The man from the Pru was looking sharp as several news items pushed the UK insurer to one of the strongest performers of the day. Prudential ended up 30p at 608p, as Germany's Allianz beat forecasts to post a 23 per cent jump in third-quarter operating profits. The results helped lift insurers across Europe as did a note from ING. The Dutch broker raised its valuation on 12 insurers across Europe, upping the Pru's price target from 392p to 584p.
Yet it was news from France that pushed the Pru up ahead of its UK-listed peers as news emerged that Axa had decided to buy out its Asian assets. The move prompted the market to speculate on the valuation of Prudential's own assets in emerging Asia. Turns out traders valued them pretty highly. Axa suffered slightly different fortunes as it also announced a €2bn capital raising, sending the stock down before crawling back, just, into positive territory.
The FTSE 100 enjoyed a storming start to the week, rising for the fourth session in a row as it followed strength in Japan with the Nikkei up 19 points to 9,808.99. The blue chips were led up by strength from the commodities, with the miners spearheading the index's rise, while the banks also weighed in. It closed up 92.46 points at 5,235.18.
The price of gold hit fresh highs again to a new record of $1,111, while metals including copper, tin and nickel also advanced yesterday. Of the giant miners, Kazakhmys, which has huge copper operations, was the top performer in the sector, rising 73p to 1286p.
Oil prices were up to almost $80 a barrel on the weaker dollar. Big oil also received backing from Cazenove, which said it "may finally be turning itself around" and picked BP and BG Group. "Although the sector has historically showed a tendency to underperform the market during the fourth quarter, we stay overweight on the space to play valuation recovery," the blue-blooded broker said in a note. BP closed up 11.3p at 1403p; BG gained 8.5p to 1090.9p
The banks also had some momentum after a meeting of finance ministers from the G20 nations hosted by the Chancellor, Alistair Darling, this weekend. Royal Bank of Scotland ended the top performer of the day, rising 2.3p to 39.3p as the central bankers and ministers said they were not prepared to pull economic stimulus quite yet.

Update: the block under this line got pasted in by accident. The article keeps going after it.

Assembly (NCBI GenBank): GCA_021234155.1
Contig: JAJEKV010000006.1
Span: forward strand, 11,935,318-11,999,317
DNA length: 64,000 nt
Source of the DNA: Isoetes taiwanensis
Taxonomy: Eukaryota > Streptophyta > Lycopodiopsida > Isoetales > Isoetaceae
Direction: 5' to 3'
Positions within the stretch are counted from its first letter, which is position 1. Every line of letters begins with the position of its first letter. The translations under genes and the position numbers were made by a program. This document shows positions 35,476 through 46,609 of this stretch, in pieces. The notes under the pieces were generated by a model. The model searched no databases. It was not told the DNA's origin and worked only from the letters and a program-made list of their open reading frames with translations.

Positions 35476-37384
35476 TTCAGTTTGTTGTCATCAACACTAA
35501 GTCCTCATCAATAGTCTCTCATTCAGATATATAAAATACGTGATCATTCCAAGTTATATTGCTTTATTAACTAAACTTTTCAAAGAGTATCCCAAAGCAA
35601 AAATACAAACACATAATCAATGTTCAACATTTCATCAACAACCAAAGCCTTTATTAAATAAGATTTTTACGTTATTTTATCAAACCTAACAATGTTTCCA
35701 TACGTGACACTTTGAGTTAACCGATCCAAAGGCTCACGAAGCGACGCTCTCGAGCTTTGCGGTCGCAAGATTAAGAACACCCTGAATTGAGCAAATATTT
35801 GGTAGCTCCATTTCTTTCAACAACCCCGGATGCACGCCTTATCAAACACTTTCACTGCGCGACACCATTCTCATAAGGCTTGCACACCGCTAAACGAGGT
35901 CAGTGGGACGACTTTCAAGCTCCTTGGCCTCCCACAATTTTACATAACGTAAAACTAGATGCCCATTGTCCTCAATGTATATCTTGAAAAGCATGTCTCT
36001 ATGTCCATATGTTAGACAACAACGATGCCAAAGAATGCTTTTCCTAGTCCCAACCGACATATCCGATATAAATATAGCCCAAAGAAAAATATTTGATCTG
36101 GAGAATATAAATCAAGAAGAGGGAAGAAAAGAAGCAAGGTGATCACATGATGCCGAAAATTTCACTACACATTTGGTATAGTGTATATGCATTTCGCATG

The chatter rose around Inmarsat, which provides satellite communications services to everywhere, Poland aside. The group rose 26p to 621p on numbers that beat consensus expectations by what Jonathan Groocock of Investec called a "frankly astonishing" 9.3 per cent. The share price rise marked its sixth consecutive session gain, closing at a four-year high.
Cadbury soared in the morning as investors licked their lips in anticipation of a sweet bid from Kraft. As soon as the formal offer came out just after lunch, the excitement melted. As Kraft went hostile just hours before the "put up or shut up" deadline from the Takeover Panel, the terms were unchanged. Cadbury's shares slammed into reverse on the news as it rejected the offer. A note of optimism returned before the close as it crept up 3p to 761p.
One stock that did not make it back to positive territory was Cable & Wireless, the telecoms group that unveiled a demerger and a profit warning on Thursday. It fell again as Royal Bank of Scotland analysts cut their target price from 200p to 175p, while Morgan Stanley cut it 20p to 170p. The group closed 2.2p down at 136.8p.
Standout performer on the second line was the engineering group IMI, as it said it would comfortably beat full-year earning expectations. The group has a range of operations from making valves used in power plants, oil and gas production and the like, to "delivering still and carbonated beverage dispensing solutions" – as the jargon heavy website said – which seems to be taps in pubs as far we can make out. The shares soared more than 15 per cent, or 69.7p to 511p, its highest position for more than a year.
IP Group, which specialises in intellectual property, in the wider market was down as it agreed to buy a 19.8 per cent stake in Fusion, a rival based in Yorkshire. The group lost 2.25p to 53p, on the deal that gives it co-investment rights to Fusion's portfolio companies.
On London's growth market AIM, the natural resource companies aped their bigger brothers on the top tier, with Bezant Resources top of the tree at lunchtime. The group, which takes its name from a medieval gold, silver and copper coin, rose 2.25p to 25p. It was overtaken by Euro Nickel, which stormed 11.36 per cent up to 12.25p.
On the downside, Inspired Gaming's share restructuring plan failed to catch investors' imagination. The group fell 4p to 6p as it proposed a reorganisation that would put 90 per cent of the new issued shares in the hands of preference holders. The group, which is a takeover target, wants to simplify the capital structure, but analysts do not think the small shareholders will go for it.
Latchways, the safety products group, saw first half pre-tax profit fall 26 per cent on lower construction sales, and the management didn't have much more good news for the future, although added "specific local events such as the 2012 Olympics will help mitigate this". Confidence itwould emerge from the crunch well placed saw the shares remain flat at 650p.